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Crispin Gregoire
Crispin Gregoire

Every fifteen years there is an apparent shift in party alliance in Dominican politics as the electorate begins to feel the need for change.

Crispin Gregoire, the former Ambassador to the United Nations and past Dominica Labour Party (DLP) stalwart, told the Dominica Freedom Party (DFP) 32nd annual delegates convention at the Dominica Public Service Union conference room on Sunday August 6th that he is beginning to feel the winds of change.

"I think that's where we are now," he said. "We Dominicans tend to abandon party affiliation when the party has lost its luster."

Gregoire, who managed the DLP's 2000 and 2005 general election campaigns, said he believes the ruling DLP has lost its way.

"It has been reduced to a shell of a party," Gregoire said. "It is what I call a cult following; that's what it is, not a party and that's really unfortunate because it took us many years to build that party."

In a feature address before the DFP business session where party officials were elected, Gregoire said that after 40 years of political independence Dominica is fortunate to have adopted a three-party structure to replace the two party system handed down by Britain, the colonial masters. The United Workers Party (UWP), he said, made the system real when it grabbed power in 1995.

"The UWP was an interesting and important phenomenon to understand the present context because never had a third party forced its way into the political arena in a substantial way," he said. "The UWP blazed into the arena and forced the arena to become a multi-party arena and today that is the reality of our political context."

But to be a multi-party democracy, Gregoire said, Dominica must demonstrate that that it can hold open and competitive general elections, guarantee traditional human rights such as freedom of speech, freedom of association and practice due process of law.

"On the element of open and competitive election and the notion of free and fair election, we in Dominica in the last two elections, 2009 and 2014 in particular, we have not met international standards of integrity," Gregoire said. "And that's a huge problem."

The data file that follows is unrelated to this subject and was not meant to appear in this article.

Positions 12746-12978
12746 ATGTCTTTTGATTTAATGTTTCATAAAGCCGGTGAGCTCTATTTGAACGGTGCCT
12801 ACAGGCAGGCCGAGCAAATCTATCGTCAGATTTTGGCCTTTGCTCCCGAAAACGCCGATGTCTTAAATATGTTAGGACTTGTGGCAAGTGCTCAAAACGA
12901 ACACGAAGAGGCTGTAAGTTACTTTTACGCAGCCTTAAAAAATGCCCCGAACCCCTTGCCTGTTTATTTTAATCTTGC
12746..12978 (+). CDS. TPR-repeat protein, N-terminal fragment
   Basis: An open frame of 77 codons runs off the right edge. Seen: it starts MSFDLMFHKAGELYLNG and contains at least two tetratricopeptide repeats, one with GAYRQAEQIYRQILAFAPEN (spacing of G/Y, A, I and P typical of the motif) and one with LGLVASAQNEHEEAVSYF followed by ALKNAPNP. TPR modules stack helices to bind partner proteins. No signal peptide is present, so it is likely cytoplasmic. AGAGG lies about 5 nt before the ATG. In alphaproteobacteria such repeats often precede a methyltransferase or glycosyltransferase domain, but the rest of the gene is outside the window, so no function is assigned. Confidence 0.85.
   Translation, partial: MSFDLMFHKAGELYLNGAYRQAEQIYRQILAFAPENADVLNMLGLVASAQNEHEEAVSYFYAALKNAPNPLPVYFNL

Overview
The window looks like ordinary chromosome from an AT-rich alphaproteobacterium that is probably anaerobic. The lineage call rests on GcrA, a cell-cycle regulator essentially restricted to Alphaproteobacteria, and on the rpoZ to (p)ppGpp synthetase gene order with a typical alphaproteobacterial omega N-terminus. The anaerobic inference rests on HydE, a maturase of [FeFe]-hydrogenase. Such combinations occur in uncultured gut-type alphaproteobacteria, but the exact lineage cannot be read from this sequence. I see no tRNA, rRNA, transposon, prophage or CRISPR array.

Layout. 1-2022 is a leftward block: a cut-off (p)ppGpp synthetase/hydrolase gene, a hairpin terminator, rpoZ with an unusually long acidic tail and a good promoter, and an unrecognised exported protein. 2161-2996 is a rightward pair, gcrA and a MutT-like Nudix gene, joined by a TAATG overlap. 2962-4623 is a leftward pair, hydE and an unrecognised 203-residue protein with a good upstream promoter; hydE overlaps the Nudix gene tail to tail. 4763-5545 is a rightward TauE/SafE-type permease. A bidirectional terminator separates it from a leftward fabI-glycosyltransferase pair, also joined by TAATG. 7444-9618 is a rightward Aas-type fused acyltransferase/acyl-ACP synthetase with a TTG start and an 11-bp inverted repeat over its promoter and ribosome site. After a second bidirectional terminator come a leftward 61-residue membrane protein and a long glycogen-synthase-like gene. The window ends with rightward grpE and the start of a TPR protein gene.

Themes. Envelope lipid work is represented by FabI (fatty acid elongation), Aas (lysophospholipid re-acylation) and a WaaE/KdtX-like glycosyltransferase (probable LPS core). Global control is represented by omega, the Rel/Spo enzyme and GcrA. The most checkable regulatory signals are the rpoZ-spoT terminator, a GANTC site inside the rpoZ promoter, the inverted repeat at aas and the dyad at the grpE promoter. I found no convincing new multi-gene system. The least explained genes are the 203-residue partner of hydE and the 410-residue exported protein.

On the issue of electoral reform, the former UN ambassador said international organisations have recommended comprehensive electoral reform for Dominica but the authorities have resisted.

"The ruling party and the majority of Electoral Commissioners have not seen the urgency of implementing these recommendations," Gregoire said. "I really cannot understand why there cannot be total consensus in the Electoral Commission and full support of the ruling party for comprehensive electoral reform."

For meaningful electoral reform, Gregoire said, Dominica needs a complete update of electors, implementation of voter identification system and the enactment of campaign finance regulations.

"People have money spending for election, I wonder where it comes from," he said.

From 1980 to 1995, the DFP was Dominica's ruling party (headed by the late Dame Mary Eugenia Charles) but the party apparently experience that 15-year change cycle that Gregoire described earlier and took a plunge. From 2000 onwards a large section of DFP support deflected to the DLP and remained there.

"Every government in the post-independence era in Dominica has taken a coalition character," said Gregoire. "Every one of them, including the Freedom Party."

But as the DFP observes the 49th year of its formation, party officials say openly that reviving the party to its former glory will be an extremely difficult task. Johnson Boston, one of those who have kept the party's flame burning, however dimly believes parties' births and deaths are as natural as the rain forests.

"We are facing our struggles but we believe that good things don't die," Boston said at the delegates' convention. "The DFP will go through its struggles like every party in a democracy. The only one who can tell you it is over is the Almighty," he said.

At the end of the convention the DFP elected former Caribbean development Bank economist Kent Vital as its party leader and medical doctor Sam Christian deputy political leader.

Other elected members of the DFP executive are: Chairman – Johnson Boston; Deputy Chairman – Norma Cyrille; General Secretary – Ashton Riviere; Treasurer – Annette St. Hillaire; Assistant General Secretary – Casey Defoe and Assistant Treasurer – Curtis Augustus.


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